Marwa Ben Yaala (25) is a Tunisian PhD student studying at the University of Basel. Her work on plasma-facing components is funded by a EUROfusion engineering grant. Marwa speaks Arabic, French, English and German and has completed a diploma in engineering and a master in material science at the European Engineering School of Chemistry, Poly - mers and Materials Science in Strasbourg. Before she started her PhD, she was a scientific assistant at the Fraunhofer Institute for Organic Electronics, Electron Beam and Plasma Technology FEP in Dresden. Her university is linked to the Swiss partner of the EUROfusion Consortium, the École Polytechnique Fédérale de Lausanne. (Picture: private)

Marwa Ben Yaala (25) is a Tunisian PhD student studying at the University of Basel. Her work on plasma-facing components is funded by a EUROfusion engineering grant. Marwa speaks Arabic, French, English and German and has completed a diploma in engineering and a master in material science at the European Engineering School of Chemistry, Polymers and Materials Science in Strasbourg. Before she started her PhD, she was a scientific assistant at the Fraunhofer Institute for Organic Electronics, Electron Beam and Plasma Technology FEP in Dresden. Her university is linked to the Swiss Partner of the EUROfusion Consortium, the École Polytechnique Fédérale de Lausanne. (Image: private)

How did you come to choose a fusion topic for your PhD?

Along with my background as a material science engineer, my choice of subject was based mainly on my interest in energy research, my concern about the environment and the continuous energy demand. I believe that nuclear fusion, as a safe and sustainable energy source, will be the best way to satisfy the energy needs associated with continued economic growth. That is why I want to participate in making fusion energy a commercial reality by dealing with some challenges concerning the plasma-facing materials.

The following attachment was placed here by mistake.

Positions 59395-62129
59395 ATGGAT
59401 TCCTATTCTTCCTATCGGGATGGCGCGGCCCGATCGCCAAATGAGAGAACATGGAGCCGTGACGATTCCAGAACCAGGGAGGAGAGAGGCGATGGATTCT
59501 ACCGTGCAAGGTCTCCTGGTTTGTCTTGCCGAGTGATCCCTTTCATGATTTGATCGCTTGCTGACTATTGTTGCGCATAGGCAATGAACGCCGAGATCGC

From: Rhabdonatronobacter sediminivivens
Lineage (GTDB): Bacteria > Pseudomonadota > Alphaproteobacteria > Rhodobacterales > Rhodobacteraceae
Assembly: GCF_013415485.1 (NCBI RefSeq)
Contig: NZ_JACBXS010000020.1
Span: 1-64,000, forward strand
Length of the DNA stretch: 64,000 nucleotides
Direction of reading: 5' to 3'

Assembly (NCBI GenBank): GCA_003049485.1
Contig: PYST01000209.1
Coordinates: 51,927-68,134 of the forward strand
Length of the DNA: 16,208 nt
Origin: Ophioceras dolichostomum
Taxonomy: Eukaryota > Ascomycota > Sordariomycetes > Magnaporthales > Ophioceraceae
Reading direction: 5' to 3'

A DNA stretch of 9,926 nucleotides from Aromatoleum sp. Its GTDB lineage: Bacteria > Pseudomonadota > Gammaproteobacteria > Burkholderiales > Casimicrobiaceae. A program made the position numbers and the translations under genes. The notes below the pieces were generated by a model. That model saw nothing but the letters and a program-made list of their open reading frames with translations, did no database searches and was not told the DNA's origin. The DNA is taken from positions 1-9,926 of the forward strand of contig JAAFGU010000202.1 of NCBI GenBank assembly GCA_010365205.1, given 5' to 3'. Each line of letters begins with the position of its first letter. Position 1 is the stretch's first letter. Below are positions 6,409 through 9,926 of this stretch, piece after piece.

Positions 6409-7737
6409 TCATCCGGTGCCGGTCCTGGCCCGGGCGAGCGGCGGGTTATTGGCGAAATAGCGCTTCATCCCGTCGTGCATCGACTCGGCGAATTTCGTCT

What made you apply for the EUROfusion Engineering Grant?

At first, I was interested in the University of Basel activities in plasma-wall interaction for fusion, now led by Prof Ernst Meyer, which have been running for more than 26 years. When I started my PhD I asked Dr. Laurent Marot, my thesis supervisor, whether I would be able to join his group on plasma-facing components. It was he who told me then about the EUROfusion programme and its engineering grant. And since I fulfilled the various criteria necessary to apply for it, I sent in my application.

Have you ever thought about working for the world’s biggest fusion experiment ITER?

Working for ITER would be a great opportunity for me, since my future aim is to pursue international research in the field of plasma-facing components and plasma-wall interaction. I seek answers to scientific problems using both experimental and computational approaches. A few weeks ago I was at the ITER site and I had the opportunity to speak to ITER scientists. I presented my PhD programme and my possible contribution. I would say ITER is not an end in itself but a bridge towards building industrialised fusion energy. By producing more power than it consumes, ITER will take fusion to the point where an industrial application is able to provide a new clean, safe and unlimited energy source.

Is a female fusion scientist still something unusual or is this old-fashioned thinking?

It is true that men still dominate the nuclear fusion research field. But, I think this is not a reason to consider the female fusion scientist something unusual. Today, more than ever, the world needs both male and female scientists to solve the expanding energy demand and its environmental impacts. As nuclear fusion is believed to be a safe and clean energy source, it’s the community’s duty to encourage women to take a more active role in the fusion research.

You will be visiting JET, WEST and IPP along with their host institutes. Do you favour any site?

I don’t really have a preference for any one facility. For me the most important thing is to discuss ideas with scientists from different laboratories and learn from their experience. Also, I am really interested in exploring the different facilities, instruments and characterisation as well as new technologies used in the field.